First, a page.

The first three days of the Senate impeachment trial of former President Donald Trump went about as well as they could have for Democratic House impeachment managers.
The managers were methodical and organized in showing, as they called it, Trump's "provocation," which they argued led to the Jan. 6 attack on the Capitol, as well as the "harm" it caused.
They used emotional — and never-before-seen — video that shocked even some of the sitting senators. They were unaware and disturbed to see just how close they were that day to the rioters, who could be heard on tape hunting down lawmakers by name.
Democrats also broadened the scope of Trump's culpability beyond his speech outside the White House Jan. 6, which was followed by the violence at the Capitol.
They pointed out that, yes, Trump said to "fight like hell" — something Republicans and Trump's lawyers have also teed up to show similar language Democratic lawmakers have used in the past. But the impeachment managers also made a case that showed Trump laid the groundwork for this going back years.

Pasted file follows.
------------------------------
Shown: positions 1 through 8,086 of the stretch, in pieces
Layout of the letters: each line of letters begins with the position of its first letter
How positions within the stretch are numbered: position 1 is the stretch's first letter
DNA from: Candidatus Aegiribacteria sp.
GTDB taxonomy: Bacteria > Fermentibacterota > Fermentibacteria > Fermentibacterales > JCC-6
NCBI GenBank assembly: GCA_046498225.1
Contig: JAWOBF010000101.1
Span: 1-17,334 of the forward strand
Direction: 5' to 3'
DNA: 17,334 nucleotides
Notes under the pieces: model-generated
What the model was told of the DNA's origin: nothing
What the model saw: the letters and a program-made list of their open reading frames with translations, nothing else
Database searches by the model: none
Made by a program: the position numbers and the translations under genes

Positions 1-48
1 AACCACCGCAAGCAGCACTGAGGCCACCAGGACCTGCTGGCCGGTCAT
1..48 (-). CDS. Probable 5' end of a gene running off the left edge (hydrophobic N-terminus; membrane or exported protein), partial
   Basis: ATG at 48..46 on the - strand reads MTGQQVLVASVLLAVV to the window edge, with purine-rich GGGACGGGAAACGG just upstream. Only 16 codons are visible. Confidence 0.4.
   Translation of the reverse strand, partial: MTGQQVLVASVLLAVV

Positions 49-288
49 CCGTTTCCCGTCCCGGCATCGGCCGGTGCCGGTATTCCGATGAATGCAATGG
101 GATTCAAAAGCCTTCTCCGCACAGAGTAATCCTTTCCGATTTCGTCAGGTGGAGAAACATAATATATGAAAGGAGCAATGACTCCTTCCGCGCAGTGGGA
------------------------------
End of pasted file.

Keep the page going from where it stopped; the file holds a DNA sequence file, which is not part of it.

They showed video clip after video clip, tweet after tweet, of Trump peddling false claims of a "rigged" or "stolen" election months before anyone had even voted.
They went back further Thursday — to his presidential campaign in 2015 to remind of Trump's embracing, encouraging and sanctioning violence, in his own words.
"Kick the crap out of them."
"Knock the crap out of them."
"I promise you I will pay for the legal fees."